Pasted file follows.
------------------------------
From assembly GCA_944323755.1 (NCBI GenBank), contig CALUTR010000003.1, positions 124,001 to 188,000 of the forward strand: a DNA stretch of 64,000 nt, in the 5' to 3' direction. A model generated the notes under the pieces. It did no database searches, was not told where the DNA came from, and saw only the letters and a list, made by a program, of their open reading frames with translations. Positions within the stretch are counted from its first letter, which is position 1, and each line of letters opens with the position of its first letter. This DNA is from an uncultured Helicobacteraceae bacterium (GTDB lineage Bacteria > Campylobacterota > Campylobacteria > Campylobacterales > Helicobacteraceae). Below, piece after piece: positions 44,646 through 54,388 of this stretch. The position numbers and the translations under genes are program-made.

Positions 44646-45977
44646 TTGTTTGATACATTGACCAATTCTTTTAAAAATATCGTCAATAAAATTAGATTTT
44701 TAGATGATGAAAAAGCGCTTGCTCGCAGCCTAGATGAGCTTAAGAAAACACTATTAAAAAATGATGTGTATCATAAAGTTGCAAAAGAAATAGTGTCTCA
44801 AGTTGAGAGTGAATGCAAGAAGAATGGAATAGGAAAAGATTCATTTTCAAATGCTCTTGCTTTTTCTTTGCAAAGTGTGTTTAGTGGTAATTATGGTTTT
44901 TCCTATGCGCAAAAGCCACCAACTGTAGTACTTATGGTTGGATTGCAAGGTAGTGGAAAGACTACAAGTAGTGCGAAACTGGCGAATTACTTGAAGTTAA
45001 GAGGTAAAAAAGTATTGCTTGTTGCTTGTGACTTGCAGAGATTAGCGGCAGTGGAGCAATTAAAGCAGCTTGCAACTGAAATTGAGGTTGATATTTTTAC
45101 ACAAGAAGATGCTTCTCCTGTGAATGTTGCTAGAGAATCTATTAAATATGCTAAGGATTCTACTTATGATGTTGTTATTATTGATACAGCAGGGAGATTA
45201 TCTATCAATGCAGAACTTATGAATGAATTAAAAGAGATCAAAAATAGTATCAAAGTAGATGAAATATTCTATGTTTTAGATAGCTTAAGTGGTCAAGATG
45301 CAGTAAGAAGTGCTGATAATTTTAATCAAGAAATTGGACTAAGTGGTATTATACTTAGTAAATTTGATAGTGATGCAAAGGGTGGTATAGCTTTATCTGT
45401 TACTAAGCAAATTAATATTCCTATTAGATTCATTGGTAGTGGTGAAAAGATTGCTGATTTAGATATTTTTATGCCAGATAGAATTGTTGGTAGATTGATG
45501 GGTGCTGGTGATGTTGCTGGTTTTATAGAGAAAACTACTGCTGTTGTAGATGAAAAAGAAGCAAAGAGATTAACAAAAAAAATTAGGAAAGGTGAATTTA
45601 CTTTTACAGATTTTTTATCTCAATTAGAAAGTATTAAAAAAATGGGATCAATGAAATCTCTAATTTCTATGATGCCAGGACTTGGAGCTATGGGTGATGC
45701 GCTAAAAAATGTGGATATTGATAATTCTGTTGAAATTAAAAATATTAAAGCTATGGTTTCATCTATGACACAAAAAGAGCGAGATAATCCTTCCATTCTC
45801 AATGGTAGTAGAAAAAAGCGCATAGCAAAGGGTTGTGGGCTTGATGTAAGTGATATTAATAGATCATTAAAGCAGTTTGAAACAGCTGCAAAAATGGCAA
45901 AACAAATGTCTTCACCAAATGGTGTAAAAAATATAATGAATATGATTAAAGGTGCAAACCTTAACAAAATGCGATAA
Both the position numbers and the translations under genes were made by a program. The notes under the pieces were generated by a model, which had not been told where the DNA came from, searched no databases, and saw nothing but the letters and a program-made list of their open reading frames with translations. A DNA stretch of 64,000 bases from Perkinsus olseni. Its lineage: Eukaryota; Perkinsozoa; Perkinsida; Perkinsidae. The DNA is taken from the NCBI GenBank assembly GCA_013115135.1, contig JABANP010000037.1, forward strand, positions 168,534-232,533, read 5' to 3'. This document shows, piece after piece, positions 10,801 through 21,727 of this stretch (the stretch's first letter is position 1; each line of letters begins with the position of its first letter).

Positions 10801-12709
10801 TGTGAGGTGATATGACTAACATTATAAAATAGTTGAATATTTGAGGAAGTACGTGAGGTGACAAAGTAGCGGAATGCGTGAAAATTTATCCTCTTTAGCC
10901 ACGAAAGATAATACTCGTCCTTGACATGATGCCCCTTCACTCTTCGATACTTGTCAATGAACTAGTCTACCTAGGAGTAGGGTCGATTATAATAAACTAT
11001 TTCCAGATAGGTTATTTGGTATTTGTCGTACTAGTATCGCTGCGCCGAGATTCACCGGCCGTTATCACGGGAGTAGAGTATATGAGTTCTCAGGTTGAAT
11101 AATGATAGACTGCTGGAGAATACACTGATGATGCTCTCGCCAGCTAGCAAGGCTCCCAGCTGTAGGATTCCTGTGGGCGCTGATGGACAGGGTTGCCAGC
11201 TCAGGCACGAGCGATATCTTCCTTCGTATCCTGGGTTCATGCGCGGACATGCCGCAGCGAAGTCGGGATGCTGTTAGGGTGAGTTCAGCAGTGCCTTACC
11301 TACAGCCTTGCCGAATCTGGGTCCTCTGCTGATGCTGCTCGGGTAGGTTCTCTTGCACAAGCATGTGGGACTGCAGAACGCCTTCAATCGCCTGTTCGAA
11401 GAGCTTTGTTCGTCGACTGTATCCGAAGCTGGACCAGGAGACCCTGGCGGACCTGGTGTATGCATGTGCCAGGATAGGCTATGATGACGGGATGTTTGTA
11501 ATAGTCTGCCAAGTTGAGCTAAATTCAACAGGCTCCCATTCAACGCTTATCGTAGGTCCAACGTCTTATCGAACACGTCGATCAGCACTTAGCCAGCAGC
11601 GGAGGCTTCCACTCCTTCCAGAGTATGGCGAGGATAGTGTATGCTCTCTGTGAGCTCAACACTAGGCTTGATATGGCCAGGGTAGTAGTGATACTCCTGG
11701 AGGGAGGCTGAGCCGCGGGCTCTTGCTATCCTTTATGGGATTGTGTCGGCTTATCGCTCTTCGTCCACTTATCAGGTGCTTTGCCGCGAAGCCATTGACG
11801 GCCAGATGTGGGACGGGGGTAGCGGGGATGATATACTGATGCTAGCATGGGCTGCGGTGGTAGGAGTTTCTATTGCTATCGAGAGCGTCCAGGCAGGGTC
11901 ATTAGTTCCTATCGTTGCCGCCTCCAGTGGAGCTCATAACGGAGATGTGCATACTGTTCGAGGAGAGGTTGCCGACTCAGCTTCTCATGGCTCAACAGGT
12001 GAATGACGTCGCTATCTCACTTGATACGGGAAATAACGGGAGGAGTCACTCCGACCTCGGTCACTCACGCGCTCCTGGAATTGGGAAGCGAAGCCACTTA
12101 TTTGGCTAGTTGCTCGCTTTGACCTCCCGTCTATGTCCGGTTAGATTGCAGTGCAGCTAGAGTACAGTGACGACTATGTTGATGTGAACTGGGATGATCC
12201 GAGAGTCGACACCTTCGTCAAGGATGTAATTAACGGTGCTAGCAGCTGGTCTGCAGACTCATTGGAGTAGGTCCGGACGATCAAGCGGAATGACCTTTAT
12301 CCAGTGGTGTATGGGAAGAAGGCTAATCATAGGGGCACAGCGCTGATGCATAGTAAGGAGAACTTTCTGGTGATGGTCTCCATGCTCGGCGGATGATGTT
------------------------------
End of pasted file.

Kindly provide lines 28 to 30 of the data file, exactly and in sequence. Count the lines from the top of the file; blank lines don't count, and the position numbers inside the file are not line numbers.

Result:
11701 AGGGAGGCTGAGCCGCGGGCTCTTGCTATCCTTTATGGGATTGTGTCGGCTTATCGCTCTTCGTCCACTTATCAGGTGCTTTGCCGCGAAGCCATTGACG
11801 GCCAGATGTGGGACGGGGGTAGCGGGGATGATATACTGATGCTAGCATGGGCTGCGGTGGTAGGAGTTTCTATTGCTATCGAGAGCGTCCAGGCAGGGTC
11901 ATTAGTTCCTATCGTTGCCGCCTCCAGTGGAGCTCATAACGGAGATGTGCATACTGTTCGAGGAGAGGTTGCCGACTCAGCTTCTCATGGCTCAACAGGT